“A Banker Lends You His Umbrella When It’s Sunny and Wants It Back When It Rains”—Mark Twain
In my workshop “The Magic of Umbrellas” one of the topics that I talk about is size and it’s not just the size of the umbrella’s fabric that matters, there’s also a question about the diameter of the umbrella’s shaft. And while that may not seem significant, shaft size can affect the umbrellas you may already own and any lighting system you may be planning on purchasing.
First a history lesson: Back in the day, the de facto standard umbrella shaft was 3/8-inch or 10mm because that was the size of the shaft oirginally used by the Larson Reflectasol which was widely used by many shooters, including Mary and I.
Nothing last forever and over time most umbrella and lighting equipment standardized on 8mm for the shaft size. But some people just have to do things their own way and one European manufacturer decided to use a spring loaded shaft that would accept a 7mm umbrella shaft and then some, but not all, European manufacturers decided to follow suit. Now, all those 8mm umbrellas you had wouldn’t fit these lights. The umbrella slot in some European lamp heads or monolights is actually larger than 7mm because there had to be room for the spring-loaded clip and occasionally you could push in an umbrella with an 8mm shaft onto the light head.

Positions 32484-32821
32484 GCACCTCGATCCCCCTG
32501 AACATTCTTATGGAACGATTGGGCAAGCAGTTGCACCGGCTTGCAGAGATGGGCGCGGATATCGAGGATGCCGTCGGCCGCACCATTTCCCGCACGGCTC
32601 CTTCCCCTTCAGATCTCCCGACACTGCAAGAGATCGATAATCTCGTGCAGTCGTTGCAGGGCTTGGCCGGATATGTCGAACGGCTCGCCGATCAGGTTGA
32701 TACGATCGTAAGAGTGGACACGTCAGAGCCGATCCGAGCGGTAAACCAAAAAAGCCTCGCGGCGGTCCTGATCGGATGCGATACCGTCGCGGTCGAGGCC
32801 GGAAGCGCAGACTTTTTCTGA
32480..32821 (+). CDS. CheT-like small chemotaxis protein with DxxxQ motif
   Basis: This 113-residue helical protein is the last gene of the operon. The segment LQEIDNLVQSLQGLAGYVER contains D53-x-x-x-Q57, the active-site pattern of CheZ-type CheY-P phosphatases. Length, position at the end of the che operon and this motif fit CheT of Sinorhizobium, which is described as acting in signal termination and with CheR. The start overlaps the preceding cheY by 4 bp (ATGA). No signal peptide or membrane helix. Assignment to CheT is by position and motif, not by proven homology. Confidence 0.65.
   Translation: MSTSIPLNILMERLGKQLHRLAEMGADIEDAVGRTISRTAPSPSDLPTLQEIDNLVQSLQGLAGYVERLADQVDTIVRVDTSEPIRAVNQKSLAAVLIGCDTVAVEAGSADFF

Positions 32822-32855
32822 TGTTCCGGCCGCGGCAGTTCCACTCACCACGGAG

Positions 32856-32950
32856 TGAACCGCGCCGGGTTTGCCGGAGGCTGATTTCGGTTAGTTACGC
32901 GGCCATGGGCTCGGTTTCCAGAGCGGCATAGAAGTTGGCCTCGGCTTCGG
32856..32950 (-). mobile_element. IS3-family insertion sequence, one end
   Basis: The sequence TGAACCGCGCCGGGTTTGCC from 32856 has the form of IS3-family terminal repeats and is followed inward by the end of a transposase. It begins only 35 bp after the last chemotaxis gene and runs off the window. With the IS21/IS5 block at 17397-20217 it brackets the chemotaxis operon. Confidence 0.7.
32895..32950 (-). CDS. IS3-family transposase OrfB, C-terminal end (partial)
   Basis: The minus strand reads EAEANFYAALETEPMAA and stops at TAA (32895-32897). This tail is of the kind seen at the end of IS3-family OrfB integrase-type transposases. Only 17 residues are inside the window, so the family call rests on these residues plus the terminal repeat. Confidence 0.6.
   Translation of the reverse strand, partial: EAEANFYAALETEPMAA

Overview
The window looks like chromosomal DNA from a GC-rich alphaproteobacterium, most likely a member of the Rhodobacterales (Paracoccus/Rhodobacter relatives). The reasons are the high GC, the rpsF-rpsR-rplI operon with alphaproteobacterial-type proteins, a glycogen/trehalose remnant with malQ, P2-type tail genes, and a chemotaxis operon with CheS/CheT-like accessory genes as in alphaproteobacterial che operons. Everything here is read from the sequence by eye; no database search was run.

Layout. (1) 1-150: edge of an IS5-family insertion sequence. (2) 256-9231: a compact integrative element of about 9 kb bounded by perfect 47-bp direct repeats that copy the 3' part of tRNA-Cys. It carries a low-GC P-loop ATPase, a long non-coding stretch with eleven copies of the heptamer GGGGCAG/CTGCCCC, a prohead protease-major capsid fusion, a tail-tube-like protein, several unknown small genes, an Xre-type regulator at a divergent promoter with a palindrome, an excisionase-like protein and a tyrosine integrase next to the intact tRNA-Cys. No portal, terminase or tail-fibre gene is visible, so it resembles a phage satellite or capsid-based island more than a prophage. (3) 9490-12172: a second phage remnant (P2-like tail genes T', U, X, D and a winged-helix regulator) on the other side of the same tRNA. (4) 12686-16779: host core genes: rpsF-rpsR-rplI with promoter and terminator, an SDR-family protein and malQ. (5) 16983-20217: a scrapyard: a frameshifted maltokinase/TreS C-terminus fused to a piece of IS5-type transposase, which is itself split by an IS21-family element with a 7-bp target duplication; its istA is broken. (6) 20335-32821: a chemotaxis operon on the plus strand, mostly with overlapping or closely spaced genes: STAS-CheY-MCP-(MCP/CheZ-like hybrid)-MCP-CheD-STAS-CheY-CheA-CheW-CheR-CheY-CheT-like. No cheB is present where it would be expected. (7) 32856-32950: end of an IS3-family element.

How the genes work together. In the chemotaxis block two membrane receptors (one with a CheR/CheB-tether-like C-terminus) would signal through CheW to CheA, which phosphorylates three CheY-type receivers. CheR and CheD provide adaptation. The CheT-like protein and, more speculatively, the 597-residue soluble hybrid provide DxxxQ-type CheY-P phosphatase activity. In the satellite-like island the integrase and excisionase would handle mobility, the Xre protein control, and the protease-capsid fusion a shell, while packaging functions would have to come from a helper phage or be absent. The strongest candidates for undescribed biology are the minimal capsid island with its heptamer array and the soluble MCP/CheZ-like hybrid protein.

FJ Westcott who’s been making all kinds of umbrellas for 100 years decided one way to make a more or less universal solution was to use a tapered 7mm umbrella tip on their 8mm umbrellas that would let you push past the clip and fit these Euro-spec lights.
Westcott’s newest umbrella is the Apollo Deep Umbrella that’s available in 43-inch or 53-inch versions with white or silver interior. It’s a focusable light source that has an interior umbrella shaft and 16 fiberglass ribs. It also has dual-wall shaft rods for extra support. I hope to get one of these light to test real soon now.
If you’re interested in shooting portraits and how I use lighting, please pick up a copy of “Studio Lighting Anywhere” which is available from your favorite book or camera stores as well as Amazon.com, where your purchase helps this blog. If you bring this book, or any of my other books, to the workshop I will be pleased to sign your copy.